As events occur and circumstances change,
policymakers use their judgment and apply
whatever policies seem appropriate at the
time.
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Stabilization Policy
slide 12
Arguments for Rules
1. _________________________________
_________________________________
 misinformed politicians
 politicians’ interests sometimes not the
same as the interests of society
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Stabilization Policy
slide 13
Arguments for Rules
2. The Time Inconsistency of
Discretionary Policy
 def: __________________________
______________________________
______________________________.
 Destroys policymakers’ credibility, thereby
reducing effectiveness of their policies.
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Stabilization Policy
slide 14
Examples of Time-Inconsistent Policies
To encourage investment,
government announces it
won’t tax income from capital.
But once the factories are built,
the govt reneges in order to
raise more tax revenue.
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Stabilization Policy
slide 15
Monetary Policy Rules
a.
b.
c.
d.
Target Federal Funds rate based on
 inflation rate
 gap between actual & full-employment
GDP
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Stabilization Policy
slide 16
The Taylor Rule
i ff   + 2 + 0.5(  2)  0.5(GDP Gap)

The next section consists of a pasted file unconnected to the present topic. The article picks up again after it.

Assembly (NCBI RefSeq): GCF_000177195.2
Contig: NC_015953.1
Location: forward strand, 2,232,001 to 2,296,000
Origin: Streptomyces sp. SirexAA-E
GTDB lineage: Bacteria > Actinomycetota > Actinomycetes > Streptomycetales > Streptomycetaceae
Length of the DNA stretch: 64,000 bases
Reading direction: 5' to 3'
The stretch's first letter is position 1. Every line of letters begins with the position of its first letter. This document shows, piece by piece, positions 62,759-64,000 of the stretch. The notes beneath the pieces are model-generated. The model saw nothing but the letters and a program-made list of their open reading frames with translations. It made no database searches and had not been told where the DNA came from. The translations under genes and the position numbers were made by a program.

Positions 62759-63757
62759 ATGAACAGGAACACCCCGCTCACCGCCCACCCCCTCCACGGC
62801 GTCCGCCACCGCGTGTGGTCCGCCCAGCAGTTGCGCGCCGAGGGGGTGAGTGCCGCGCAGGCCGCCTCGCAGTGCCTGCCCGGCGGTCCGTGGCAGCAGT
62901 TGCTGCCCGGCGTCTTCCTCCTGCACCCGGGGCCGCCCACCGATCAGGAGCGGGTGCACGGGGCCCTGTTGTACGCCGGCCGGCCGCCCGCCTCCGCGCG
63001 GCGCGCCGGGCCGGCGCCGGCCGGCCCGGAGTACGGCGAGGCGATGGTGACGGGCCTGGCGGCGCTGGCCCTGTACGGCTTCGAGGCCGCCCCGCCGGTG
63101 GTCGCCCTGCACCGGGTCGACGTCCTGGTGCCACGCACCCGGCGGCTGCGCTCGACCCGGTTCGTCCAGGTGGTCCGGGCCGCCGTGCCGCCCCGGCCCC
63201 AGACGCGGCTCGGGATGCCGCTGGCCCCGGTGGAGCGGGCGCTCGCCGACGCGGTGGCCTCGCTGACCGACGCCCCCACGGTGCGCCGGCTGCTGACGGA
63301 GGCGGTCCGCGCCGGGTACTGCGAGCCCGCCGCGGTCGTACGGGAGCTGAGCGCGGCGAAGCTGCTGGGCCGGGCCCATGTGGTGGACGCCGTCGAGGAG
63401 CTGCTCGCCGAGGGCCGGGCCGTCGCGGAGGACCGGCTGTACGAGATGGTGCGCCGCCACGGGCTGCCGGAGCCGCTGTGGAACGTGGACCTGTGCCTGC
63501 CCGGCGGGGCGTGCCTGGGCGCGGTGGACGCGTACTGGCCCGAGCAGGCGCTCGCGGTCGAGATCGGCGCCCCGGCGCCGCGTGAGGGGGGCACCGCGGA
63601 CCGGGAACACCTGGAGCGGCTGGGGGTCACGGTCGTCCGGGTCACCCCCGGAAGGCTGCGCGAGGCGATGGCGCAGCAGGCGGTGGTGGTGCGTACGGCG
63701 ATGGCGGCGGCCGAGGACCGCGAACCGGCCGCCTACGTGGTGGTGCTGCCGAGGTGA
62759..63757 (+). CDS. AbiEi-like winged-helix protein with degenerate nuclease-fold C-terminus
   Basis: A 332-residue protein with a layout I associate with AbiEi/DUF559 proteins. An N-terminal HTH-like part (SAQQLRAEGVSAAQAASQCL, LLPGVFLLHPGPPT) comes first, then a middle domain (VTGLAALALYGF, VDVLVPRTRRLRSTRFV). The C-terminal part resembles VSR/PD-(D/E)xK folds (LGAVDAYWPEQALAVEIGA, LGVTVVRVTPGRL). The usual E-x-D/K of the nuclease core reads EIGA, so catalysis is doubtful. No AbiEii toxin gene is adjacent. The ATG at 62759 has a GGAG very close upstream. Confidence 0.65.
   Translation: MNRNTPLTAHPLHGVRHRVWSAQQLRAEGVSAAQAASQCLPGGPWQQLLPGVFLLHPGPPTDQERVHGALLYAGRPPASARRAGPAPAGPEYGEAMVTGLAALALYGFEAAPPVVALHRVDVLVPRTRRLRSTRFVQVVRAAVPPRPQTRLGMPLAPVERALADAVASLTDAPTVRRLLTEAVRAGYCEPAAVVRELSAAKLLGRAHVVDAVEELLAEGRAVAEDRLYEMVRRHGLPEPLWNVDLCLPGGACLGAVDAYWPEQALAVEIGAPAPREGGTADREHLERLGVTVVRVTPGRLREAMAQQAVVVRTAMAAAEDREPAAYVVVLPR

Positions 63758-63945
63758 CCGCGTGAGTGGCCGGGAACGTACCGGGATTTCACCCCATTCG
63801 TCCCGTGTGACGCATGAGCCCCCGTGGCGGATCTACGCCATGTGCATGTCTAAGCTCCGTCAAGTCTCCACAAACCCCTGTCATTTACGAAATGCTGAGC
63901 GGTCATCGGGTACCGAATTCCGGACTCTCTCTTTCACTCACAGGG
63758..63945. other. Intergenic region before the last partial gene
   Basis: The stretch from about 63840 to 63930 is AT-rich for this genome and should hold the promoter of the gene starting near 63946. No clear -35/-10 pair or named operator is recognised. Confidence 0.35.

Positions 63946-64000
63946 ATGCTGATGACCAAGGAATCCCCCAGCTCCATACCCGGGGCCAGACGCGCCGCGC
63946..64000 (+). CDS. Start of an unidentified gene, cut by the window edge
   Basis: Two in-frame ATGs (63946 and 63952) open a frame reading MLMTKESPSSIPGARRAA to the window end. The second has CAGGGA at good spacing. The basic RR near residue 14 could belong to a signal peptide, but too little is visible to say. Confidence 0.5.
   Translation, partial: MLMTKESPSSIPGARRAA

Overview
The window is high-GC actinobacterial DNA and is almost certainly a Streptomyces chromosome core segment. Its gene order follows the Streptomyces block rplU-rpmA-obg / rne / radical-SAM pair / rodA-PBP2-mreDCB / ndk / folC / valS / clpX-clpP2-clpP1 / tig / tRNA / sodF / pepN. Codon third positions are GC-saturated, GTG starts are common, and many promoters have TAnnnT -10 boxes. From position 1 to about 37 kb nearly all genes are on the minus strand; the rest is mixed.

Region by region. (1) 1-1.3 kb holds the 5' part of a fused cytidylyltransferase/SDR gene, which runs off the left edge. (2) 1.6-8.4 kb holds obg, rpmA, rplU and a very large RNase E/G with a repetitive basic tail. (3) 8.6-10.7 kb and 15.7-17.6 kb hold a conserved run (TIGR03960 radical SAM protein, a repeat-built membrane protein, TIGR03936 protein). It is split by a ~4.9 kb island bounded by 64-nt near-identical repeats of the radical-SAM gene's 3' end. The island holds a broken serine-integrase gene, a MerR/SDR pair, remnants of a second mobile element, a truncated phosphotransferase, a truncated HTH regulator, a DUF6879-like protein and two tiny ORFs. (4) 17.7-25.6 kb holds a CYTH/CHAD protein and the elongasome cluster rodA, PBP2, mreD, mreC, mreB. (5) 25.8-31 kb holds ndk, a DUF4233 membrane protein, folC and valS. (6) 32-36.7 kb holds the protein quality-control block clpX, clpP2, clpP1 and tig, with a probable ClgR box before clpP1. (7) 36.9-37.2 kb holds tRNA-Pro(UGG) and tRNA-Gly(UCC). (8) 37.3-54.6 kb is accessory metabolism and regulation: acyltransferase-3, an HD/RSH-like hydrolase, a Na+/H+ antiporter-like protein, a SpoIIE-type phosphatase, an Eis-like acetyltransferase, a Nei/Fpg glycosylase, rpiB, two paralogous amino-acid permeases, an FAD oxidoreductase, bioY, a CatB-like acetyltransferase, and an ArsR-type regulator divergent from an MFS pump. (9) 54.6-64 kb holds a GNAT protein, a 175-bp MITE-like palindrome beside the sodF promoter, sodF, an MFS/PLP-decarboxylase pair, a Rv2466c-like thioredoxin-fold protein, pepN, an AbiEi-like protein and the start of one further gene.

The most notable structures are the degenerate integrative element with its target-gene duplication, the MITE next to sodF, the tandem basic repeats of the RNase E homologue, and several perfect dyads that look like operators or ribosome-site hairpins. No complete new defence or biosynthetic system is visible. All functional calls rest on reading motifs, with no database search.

where:
i ff = nominal federal funds rate
Y Y
GDP Gap = 100 
Y
= the percent by which real GDP
is below its natural rate
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Stabilization Policy
slide 17
The Taylor Rule
i ff   + 2 + 0.5(  2)  0.5(GDP Gap)
 If  = 2 and output is at its natural rate,
then monetary policy targets the nominal Fed
Funds rate at 4%.
 For each one-point increase in ,
mon. policy is automatically tightened to ___
_________________________________.
 For each one percentage point that GDP falls
below its natural rate, mon. policy automatically
_________________________________.
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Does Greenspan follow the Taylor Rule?
The Federal Funds Rate
Actual and Suggested
12
Actual
Taylor's rule
Percent
10
8
6
4
2
0
1987
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1990
1993
Stabilization Policy
1996
1999
2002
slide 19
Central Bank Independence
 A policy rule announced by Central Bank
will work only if _____________________
____________________________.
 Credibility depends in part on degree of
independence of central bank.
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Inflation and Central Bank Independence
Average
Averag
e 9
inflation
in½ation
Spain
8
New Zealand
7
Italy
United Kingdom
Denmark
Australia
France/Norway/Sweden
6
5
Japan
Canada
Netherlands
Belgium
4
Switzerland
Germany
3
2
0.5
United States
1
CHAPTER 14
1.5
2
2.5
Stabilization Policy
3
3.5
4
4.5
Index
central-bank
independence
Index
of of
central
bank independence
slide 21
Chapter summary
1. Advocates of active policy believe:
 frequent shocks lead to unnecessary
fluctuations in output and employment
 fiscal and monetary policy can stabilize the
economy
2. Advocates of passive policy believe:
 the long & variable lags associated with
monetary and fiscal policy render them
ineffective and possibly destabilizing
 inept policy increases volatility in output,
employment
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Chapter summary
3. Advocates of discretionary policy believe:
 discretion gives more flexibility to
policymakers in responding to the
unexpected
4. Advocates of policy rules believe:
 the political process cannot be trusted:
politicians make policy mistakes or use
policy for their own interests
 commitment to a fixed policy is necessary
to avoid time inconsistency and maintain
credibility
CHAPTER 14
Stabilization Policy
slide 23